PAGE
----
Google Unveils New Play/Pause Controls for Chrome: How to Try Them Early

A new play/pause drop-down feature in Google Chrome's toolbar will let you control audio and video without having to switch between tabs.

The feature, when enabled, displays a small play icon in the top-right corner of your browser that shows audio and video sources next to play, pause, next and previous controls.  Google calls the tool Global Media Controls and it is currently available in Chrome Canary, a web browser for experimental features, some of which will make their way to Chrome proper.  

Google Chrome Canary crashed multiple times before I finally got to test the feature by playing a YouTube video and switching to a new tab. From the Laptop Mag home page, I was able to pause Lewis Capaldi's single "Hold My While You Wait" without having to reopen the YouTube tab or use keyboard shortcuts.

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Chrome already lets you right-click on a tab to mute a website, but that requires you to find which tab is playing audio, a frustrating task when you have dozens of websites open. With Global Media Controls, all of your audio-playing tabs are neatly packaged so you can quickly control what comes out of your speakers. 

The play/pause icon will reportedly be added to Chrome's desktop version on Windows, Mac and Linux, according to ZDNet. There's no word yet on when it will arrive or whether it'll make an appearance on Chrome OS, but we expect to see it on Google's desktop OS once the bugs are all worked out.

How to use Google Chrome's play/pause controls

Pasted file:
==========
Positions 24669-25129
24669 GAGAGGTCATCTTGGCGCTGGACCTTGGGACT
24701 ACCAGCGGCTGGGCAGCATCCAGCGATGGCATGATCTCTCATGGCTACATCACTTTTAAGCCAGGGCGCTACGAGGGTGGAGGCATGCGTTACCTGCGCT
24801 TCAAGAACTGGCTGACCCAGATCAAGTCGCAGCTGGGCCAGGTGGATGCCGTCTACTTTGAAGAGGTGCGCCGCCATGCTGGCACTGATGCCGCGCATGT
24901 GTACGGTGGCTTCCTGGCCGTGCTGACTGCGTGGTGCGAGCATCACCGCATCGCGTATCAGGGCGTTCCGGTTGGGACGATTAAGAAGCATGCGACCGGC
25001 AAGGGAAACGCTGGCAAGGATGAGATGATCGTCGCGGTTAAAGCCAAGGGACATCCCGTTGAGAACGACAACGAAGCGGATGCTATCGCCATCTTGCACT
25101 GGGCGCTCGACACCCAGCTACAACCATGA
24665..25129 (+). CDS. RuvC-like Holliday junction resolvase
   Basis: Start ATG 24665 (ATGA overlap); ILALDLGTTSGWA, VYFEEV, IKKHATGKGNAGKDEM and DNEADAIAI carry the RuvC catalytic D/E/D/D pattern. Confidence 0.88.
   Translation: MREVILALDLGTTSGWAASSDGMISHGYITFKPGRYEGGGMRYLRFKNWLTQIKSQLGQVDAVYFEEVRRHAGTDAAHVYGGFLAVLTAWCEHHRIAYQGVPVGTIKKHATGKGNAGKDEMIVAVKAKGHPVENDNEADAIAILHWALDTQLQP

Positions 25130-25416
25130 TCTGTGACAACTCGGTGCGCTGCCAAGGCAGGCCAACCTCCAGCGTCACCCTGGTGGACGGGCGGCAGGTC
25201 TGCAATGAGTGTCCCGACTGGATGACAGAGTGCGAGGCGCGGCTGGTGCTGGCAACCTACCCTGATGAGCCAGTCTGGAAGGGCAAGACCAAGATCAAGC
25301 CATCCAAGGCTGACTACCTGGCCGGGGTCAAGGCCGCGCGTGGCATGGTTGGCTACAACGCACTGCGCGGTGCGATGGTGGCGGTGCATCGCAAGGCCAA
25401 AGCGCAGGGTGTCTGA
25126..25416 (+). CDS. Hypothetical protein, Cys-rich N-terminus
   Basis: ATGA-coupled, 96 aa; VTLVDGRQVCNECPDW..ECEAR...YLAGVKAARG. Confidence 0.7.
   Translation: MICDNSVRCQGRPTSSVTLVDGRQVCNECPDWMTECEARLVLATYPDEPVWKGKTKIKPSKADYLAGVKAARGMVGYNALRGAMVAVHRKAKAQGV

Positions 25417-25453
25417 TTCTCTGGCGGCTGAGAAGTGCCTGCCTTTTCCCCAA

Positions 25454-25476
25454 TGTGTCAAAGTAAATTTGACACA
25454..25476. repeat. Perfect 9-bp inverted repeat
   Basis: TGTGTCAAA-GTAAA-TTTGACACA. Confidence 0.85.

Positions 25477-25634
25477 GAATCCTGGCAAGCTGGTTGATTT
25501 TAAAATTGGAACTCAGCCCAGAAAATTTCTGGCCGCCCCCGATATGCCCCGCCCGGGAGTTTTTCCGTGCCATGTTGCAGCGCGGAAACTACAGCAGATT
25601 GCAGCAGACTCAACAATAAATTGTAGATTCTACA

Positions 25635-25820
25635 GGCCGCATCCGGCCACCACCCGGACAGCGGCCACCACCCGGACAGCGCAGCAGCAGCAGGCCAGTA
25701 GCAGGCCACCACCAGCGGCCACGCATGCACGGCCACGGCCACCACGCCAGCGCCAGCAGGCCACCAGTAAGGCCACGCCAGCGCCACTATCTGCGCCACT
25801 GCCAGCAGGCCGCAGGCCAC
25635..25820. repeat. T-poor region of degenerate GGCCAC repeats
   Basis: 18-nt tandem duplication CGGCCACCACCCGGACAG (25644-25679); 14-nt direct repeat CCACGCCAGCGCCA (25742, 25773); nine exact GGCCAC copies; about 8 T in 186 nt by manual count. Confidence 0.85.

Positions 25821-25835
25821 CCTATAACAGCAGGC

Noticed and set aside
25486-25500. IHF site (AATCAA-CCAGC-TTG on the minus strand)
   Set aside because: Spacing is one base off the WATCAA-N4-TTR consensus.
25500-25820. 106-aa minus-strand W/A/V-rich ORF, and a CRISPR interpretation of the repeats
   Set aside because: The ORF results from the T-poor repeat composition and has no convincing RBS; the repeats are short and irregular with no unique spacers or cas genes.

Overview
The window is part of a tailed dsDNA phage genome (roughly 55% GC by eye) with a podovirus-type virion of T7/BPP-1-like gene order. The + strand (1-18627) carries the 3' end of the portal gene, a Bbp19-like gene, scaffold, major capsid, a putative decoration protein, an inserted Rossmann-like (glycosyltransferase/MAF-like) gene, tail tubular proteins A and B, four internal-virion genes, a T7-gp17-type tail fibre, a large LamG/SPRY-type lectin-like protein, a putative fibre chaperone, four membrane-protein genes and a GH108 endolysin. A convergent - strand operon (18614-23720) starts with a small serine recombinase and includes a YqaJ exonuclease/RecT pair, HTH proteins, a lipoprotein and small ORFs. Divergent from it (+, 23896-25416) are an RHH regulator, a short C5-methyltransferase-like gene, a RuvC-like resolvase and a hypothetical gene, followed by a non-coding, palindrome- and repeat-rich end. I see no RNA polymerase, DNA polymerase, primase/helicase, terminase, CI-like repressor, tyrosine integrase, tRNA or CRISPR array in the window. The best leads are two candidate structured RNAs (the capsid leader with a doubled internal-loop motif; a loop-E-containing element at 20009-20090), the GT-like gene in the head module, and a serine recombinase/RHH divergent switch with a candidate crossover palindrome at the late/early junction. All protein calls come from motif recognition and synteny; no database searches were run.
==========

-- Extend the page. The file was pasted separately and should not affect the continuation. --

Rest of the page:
If you want to try it yourself, just download Google Chrome Canary and enter the experimental feature page at chrome://flags/. From there, search for "Global Media Controls" and choose "Enable." You'll have to restart the browser. Once it reloads, you'll see a play icon on the right side of your toolbar. When audio is playing --- whether a movie, TV show or song --- the source will appear in a drop-down box with the option to pause, skip or go back. 

As I mentioned, Google Chrome Canary crashed nearly every time I tried testing it. Despite those problems, I remain hopeful that it makes it to the official browser so I can quickly turn off auto-play ads and listen to my music without any disruptions. 

Phillip Tracy

Phillip Tracy is the assistant managing editor at Laptop Mag where he reviews laptops, phones and other gadgets while covering the latest industry news. After graduating with a journalism degree from the University of Texas at Austin, Phillip became a tech reporter at the Daily Dot. There, he wrote reviews for a range of gadgets and covered everything from social media trends to cybersecurity. Prior to that, he wrote for RCR Wireless News covering 5G and IoT. When he's not tinkering with devices, you can find Phillip playing video games, reading, traveling or watching soccer.